When Yahoo confirmed some data leaks since 2013, it reported that one of the attacks would have been sponsored by a “state organization” of an undisclosed government. Well recently, the US Department of Justice has formally accused Russian agents of being behind the invasions. However, Russia denied their involvement.
According to the United States, two agents of the Federal Security Service (FSB) of Russia, Dmitry Dokuchaev, and Igor Sushchin, who work in the cybernetic investigation division of the agency, advised and paid criminal hackers to invade Yahoo. The aim was to obtain data from Russian journalists, diplomats, military personnel, activists, members of the US government, and employees of the financial sector.
In an interview with Ars Technica, Malcolm Palmore, an FBI special agent, said the attacks probably began targeting a “semi-privileged” Yahoo employee, not a top executive. The hackers used phishing or social engineering to obtain the credentials of this employee and have access to two content: Yahoo User Database (UDB) and Account Management Tool.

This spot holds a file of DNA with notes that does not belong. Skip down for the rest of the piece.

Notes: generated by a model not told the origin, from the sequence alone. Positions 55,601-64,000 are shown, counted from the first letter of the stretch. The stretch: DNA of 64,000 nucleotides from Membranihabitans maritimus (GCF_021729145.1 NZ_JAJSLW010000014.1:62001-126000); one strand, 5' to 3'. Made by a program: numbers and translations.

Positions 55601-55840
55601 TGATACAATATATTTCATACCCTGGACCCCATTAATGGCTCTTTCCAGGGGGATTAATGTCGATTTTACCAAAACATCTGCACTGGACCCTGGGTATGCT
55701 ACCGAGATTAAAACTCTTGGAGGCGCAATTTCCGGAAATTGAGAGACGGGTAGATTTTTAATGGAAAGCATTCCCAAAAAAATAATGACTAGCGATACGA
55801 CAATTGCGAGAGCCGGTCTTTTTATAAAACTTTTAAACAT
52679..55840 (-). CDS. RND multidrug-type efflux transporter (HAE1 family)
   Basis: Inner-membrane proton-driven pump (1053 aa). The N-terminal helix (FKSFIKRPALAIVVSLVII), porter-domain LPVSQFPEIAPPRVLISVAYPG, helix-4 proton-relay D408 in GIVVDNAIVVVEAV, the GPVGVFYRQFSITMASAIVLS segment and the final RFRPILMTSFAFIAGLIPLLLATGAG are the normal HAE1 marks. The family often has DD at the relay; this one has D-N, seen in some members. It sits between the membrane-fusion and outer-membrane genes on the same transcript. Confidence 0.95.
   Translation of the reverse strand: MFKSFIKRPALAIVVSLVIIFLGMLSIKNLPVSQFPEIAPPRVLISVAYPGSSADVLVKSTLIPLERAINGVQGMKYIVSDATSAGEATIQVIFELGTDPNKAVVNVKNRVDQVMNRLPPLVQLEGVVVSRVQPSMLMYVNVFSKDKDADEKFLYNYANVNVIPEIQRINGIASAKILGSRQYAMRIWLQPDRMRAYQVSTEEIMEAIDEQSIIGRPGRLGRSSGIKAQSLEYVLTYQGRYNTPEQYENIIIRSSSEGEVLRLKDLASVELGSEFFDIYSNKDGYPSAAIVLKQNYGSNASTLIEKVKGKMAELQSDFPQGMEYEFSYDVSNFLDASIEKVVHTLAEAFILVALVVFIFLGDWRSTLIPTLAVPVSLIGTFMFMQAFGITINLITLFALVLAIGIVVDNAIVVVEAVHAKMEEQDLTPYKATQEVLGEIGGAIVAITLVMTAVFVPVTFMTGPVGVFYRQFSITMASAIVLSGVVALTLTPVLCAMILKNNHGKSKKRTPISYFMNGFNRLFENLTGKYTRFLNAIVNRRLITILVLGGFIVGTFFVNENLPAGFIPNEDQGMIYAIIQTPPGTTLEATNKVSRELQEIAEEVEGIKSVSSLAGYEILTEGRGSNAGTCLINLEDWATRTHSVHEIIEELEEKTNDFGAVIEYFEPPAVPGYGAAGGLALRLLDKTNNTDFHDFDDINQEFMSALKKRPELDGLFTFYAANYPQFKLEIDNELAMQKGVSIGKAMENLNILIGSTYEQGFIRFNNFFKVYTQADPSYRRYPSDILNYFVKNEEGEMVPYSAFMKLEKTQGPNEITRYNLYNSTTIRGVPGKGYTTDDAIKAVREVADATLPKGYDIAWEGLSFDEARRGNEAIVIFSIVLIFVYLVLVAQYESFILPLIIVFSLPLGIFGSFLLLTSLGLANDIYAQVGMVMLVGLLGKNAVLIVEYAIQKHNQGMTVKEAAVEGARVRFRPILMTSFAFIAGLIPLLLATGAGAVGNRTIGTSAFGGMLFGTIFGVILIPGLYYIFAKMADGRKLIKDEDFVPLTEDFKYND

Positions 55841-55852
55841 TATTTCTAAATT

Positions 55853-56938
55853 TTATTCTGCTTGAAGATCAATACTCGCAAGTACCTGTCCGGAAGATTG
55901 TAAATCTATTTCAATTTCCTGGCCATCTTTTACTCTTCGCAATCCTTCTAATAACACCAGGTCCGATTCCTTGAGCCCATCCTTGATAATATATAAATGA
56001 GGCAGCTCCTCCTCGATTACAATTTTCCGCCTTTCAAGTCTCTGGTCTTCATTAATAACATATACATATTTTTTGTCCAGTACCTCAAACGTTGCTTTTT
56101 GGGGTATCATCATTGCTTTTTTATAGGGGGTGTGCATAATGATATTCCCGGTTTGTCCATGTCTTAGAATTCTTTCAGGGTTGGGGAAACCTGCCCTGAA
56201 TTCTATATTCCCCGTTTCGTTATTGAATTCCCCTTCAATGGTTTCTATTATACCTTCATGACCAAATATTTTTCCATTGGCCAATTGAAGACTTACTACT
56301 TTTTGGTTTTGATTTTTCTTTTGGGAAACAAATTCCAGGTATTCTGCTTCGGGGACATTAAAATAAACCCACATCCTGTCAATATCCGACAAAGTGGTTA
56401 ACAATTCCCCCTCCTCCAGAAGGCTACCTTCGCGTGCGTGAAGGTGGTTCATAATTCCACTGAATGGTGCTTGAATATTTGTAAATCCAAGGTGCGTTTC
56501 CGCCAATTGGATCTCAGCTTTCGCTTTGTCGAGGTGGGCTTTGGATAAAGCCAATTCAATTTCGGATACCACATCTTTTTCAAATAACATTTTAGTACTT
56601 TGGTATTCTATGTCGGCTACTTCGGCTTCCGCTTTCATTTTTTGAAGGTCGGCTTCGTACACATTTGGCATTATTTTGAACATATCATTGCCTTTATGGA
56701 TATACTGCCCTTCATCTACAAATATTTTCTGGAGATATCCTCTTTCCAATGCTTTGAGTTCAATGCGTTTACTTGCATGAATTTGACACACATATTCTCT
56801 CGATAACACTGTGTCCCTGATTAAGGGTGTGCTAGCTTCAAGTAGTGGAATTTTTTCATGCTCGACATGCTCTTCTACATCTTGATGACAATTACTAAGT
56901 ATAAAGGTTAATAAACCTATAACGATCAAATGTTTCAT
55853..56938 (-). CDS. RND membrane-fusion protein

The UDB contained information that would help the agency find users of interest to the Russian government. According to the US prosecution, hackers searched Yahoo account information for managers of a Russian investment firm, French transport company, American financial services companies, Bank and portfolio of Swiss Bitcoin, and American airline as well.
Hackers hired by FSB, both with Canadian citizenship, were identified as Alexsey Belan and Karim Baratov. The United States already wanted Alexsey in crimes involving invasions in e-commerce networks. As Wired informs, the hackers were allowed by FSB to do whatever they wanted with the 500 million accounts they got as a kind of “incentive,” which resulted in spam and sales of credit card numbers.
However, on Thursday, Kremlin spokesman Dmitry Peskov told that he heard the whole case only from media reports but said that FSB “was not involved in any illegal cyber activity.”